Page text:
This Instagram Archivist Is Really Schooling A New Generation Of New Yorkers

The man behind @albeesquare87 explains why, for him, every day is Throwback Thursday.

April 30, 2015

Nostalgia is always in high demand online, but no digital archive is quite like this one. For the 40,000 followers of the Instagram account @albeesquare87, the page is a scrollable history lesson about New York black culture of the 1980s, as photographed by the people who really lived it. Hundreds of grainy portraits from disposable cameras capture the era's rappers, drug dealers, and socialites, all hamming it up together at clubs like Latin Quarter, or looking casual on neighborhood stoops.

The man behind the account is an educator, through and through. Known only by his first initial, Q, he grew up in the '80s in Flatbush, Brooklyn, then spent 15 years in D.C. before returning to serve as a dean at a charter school. A lot changed while he was gone. Blocks where he'd hung out as a teen were reinvented with bike lanes and bistros. Even more unnerving, he says, is that New Yorkers themselves had lost their way. With @albeesquare87, he's cluing people in about the culture that came before them and perhaps a bit about who they might one day grow up to be. Here, in his own words, Q explains why we need community archives like his.

OG Raphael and the Lewis Avenue Bed-Stuy crew, 1982.
"There's so many young brothers out there who appreciate the knowledge, but no one took the time to break it down to them."

Q: I was in D.C. around a year ago, and a lot of my little homies from Brooklyn were out there, too. They'd get upset cause I kept telling them, "We're not from the same city." I'm not usually into Instagram—I'm not into really any social media—but I said, "Yo, I'm a play y'all game just to show y'all a little bit about my world." I felt that obligation to look out for the little homies that was just lost. So I made @albeesquare87, just for 30 or 40 of my little homies. I don't know how the hell it got as big as it did.

I'll break it down, to let it be known: despite what my Instagram bio says, I am not the Albee Square Mall game room's manager. That was just a title I threw in because a lot of young boys who were following were like, "What's the big deal about Albee Square Mall? Albee is that ghetto mall." I used that name for anybody born and raised in Brooklyn between the '70s and the early '80s. They understood that mall and what it represented to us. It was the point of convergence. All roads ended there: DeKalb and Fulton, right at the end of that street.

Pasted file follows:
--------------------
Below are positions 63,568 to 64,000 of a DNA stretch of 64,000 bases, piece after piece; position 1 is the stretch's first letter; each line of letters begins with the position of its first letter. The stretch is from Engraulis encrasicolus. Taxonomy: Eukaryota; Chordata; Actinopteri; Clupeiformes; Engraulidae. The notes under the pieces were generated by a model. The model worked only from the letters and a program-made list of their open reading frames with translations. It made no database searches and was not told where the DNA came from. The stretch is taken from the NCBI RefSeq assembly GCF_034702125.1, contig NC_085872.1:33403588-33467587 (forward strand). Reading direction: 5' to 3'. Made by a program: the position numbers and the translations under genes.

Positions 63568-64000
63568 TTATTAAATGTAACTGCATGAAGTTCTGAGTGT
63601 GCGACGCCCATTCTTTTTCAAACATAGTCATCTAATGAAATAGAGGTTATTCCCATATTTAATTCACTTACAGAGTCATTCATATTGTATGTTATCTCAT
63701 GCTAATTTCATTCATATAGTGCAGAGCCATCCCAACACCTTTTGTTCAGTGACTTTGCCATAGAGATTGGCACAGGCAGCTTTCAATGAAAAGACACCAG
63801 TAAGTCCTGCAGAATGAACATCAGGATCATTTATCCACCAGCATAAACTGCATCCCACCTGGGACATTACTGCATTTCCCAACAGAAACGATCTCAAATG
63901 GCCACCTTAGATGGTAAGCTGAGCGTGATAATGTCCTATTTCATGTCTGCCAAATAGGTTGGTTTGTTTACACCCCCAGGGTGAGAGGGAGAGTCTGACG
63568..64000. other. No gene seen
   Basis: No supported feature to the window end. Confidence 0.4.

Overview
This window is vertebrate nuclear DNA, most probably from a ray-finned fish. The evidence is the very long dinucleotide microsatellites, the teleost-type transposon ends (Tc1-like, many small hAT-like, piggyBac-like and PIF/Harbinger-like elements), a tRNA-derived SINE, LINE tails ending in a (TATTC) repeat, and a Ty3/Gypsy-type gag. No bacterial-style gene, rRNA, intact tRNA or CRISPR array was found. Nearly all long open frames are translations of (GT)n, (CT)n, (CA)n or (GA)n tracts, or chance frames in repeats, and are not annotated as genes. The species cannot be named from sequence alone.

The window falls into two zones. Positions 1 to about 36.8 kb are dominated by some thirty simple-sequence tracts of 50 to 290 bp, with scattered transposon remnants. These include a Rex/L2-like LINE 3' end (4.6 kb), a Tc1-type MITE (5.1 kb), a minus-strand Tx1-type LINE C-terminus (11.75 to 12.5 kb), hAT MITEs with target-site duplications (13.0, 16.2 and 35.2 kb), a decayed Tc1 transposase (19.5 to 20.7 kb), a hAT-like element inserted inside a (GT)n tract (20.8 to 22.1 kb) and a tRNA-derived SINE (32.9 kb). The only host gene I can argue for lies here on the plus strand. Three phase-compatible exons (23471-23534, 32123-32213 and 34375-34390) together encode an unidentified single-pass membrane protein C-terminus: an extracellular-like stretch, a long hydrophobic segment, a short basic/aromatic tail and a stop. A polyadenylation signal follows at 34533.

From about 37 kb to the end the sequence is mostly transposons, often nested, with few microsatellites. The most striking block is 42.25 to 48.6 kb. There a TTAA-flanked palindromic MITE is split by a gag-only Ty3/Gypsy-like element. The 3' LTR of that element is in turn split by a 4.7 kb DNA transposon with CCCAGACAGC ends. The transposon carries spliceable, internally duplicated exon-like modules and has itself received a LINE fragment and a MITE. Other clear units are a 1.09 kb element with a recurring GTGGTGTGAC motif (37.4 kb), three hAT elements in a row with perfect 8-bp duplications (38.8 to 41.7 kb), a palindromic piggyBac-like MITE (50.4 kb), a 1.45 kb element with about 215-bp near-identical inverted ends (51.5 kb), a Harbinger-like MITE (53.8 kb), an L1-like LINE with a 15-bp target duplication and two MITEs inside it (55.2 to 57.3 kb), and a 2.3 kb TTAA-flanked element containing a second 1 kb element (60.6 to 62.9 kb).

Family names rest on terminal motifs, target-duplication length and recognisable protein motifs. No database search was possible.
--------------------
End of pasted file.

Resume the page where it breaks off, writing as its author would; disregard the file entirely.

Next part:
The first time I went there, I was with my uncle. This was in '87. I was still a youngin. As we walked in the entrance, it looked like a Rakim video. All the cars. The girls. The jewelry. The rappers were there, too. For Biz Markie to make the song "Albee Square Mall," it wasn't to give a shameless plug. He was really at the mall five, six days a week while maintaining being a superstar celebrity. He would just walk around the first floor, hanging out.

It was some real hood dudes from Fort Greene and Bed-Stuy, too. You had the Paid in Full dudes from Fort Greene that used to run with Rakim and Eric B., and the real 50 Cent. You'd spend all this money, buy the most exclusive stuff, but you might not leave the mall with it because, upon your exit, the Fort Greene guys are there. If 50 Cent was out there… I never even met him, but I got uncles and homeboys that got pictures with him, told stories. He was 5'2"—a short dude—but if he spotted you and started walking in your direction, you'd just freeze and give him whatever he wanted.

I'm the product of the '80s renaissance. From '96 to '05, I collected relics: clothing, artifacts, pictures, everything. This was the same concept that Schomburg had when he was developing the Schomburg Center in Harlem: he was trying to collect as much African history as he could so people in the '30s and '40s could have a reference for where we came from. I was indirectly doing that same thing on a personal side for, like, 10 years, never thinking that it would evolve to where we are now, with the Instagram. People actually appreciate it. At first, it was all me, but at this point, it's a variety of sources that are like, "Take this, use this."

There's so many young brothers out there who appreciate the knowledge, but no one took the time to break it down to them. You know the homie Yams from A$AP? That dude was a good dude. I knew him through my friend Post, from Washington Heights. He put Yams onto my page in the first month. Yams hit me over and over, like, "Yo big homie, this page is mesmerizing. Tell me about this dude and that dude." He wanted to know everything, and he was really taking it back in terms of the fashion, the music, the gold teeth. If this was a classroom, Yams was my A student. He put a lot of people on. We was teaching him, and he was teaching to the younger generation. Each one teach one. That lineage was beautiful, and it was crazy. After he died, I put three pics up: one with him as a kid and two where he was flossing in all his glory.

Pre-order Albee Square's issue of The FADER now. It hits newsstands on May 12th.

Photos courtesy @albeesquare87.

From The Collection:

The Photo Issue 2015
This Instagram Archivist Is Really Schooling A New Generation Of New Yorkers